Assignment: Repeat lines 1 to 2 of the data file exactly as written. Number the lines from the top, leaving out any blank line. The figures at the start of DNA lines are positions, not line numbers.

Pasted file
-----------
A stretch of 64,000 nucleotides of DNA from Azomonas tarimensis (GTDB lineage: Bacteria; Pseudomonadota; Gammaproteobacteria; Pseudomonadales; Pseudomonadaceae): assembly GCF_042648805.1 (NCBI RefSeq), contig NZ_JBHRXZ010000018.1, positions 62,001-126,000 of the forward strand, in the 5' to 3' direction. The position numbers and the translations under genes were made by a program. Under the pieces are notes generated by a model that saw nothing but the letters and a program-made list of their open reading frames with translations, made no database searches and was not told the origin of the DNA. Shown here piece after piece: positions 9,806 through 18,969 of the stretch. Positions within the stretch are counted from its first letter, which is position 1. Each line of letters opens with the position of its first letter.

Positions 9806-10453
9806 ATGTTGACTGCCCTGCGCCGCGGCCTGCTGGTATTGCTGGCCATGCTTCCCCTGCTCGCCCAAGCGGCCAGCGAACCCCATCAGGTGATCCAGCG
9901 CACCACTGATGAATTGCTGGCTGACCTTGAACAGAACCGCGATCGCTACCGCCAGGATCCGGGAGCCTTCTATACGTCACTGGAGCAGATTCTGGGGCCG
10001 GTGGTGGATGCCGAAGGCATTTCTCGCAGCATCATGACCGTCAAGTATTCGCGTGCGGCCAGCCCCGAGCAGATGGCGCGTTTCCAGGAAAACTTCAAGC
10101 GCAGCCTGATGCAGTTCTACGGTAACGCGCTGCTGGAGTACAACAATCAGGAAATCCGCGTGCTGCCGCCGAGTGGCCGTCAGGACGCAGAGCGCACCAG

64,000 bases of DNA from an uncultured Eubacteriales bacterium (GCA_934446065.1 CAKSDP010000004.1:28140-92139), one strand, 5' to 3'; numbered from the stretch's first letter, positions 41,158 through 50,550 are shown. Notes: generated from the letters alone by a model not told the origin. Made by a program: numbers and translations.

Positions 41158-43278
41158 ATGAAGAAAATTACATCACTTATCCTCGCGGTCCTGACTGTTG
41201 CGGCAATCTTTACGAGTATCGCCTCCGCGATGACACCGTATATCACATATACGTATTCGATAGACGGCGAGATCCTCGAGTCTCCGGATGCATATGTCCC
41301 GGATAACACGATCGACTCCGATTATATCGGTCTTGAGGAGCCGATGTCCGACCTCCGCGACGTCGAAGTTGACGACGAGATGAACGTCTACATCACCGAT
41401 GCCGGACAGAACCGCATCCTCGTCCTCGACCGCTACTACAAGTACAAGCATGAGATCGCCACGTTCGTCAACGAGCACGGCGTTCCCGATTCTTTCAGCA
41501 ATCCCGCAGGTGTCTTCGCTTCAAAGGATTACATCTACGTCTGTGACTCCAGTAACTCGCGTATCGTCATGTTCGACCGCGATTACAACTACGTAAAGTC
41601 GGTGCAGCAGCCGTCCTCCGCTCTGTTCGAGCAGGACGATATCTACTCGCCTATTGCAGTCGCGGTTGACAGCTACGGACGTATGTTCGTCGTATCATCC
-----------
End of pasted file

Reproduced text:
A stretch of 64,000 nucleotides of DNA from Azomonas tarimensis (GTDB lineage: Bacteria; Pseudomonadota; Gammaproteobacteria; Pseudomonadales; Pseudomonadaceae): assembly GCF_042648805.1 (NCBI RefSeq), contig NZ_JBHRXZ010000018.1, positions 62,001-126,000 of the forward strand, in the 5' to 3' direction. The position numbers and the translations under genes were made by a program. Under the pieces are notes generated by a model that saw nothing but the letters and a program-made list of their open reading frames with translations, made no database searches and was not told the origin of the DNA. Shown here piece after piece: positions 9,806 through 18,969 of the stretch. Positions within the stretch are counted from its first letter, which is position 1. Each line of letters opens with the position of its first letter.

Positions 9806-10453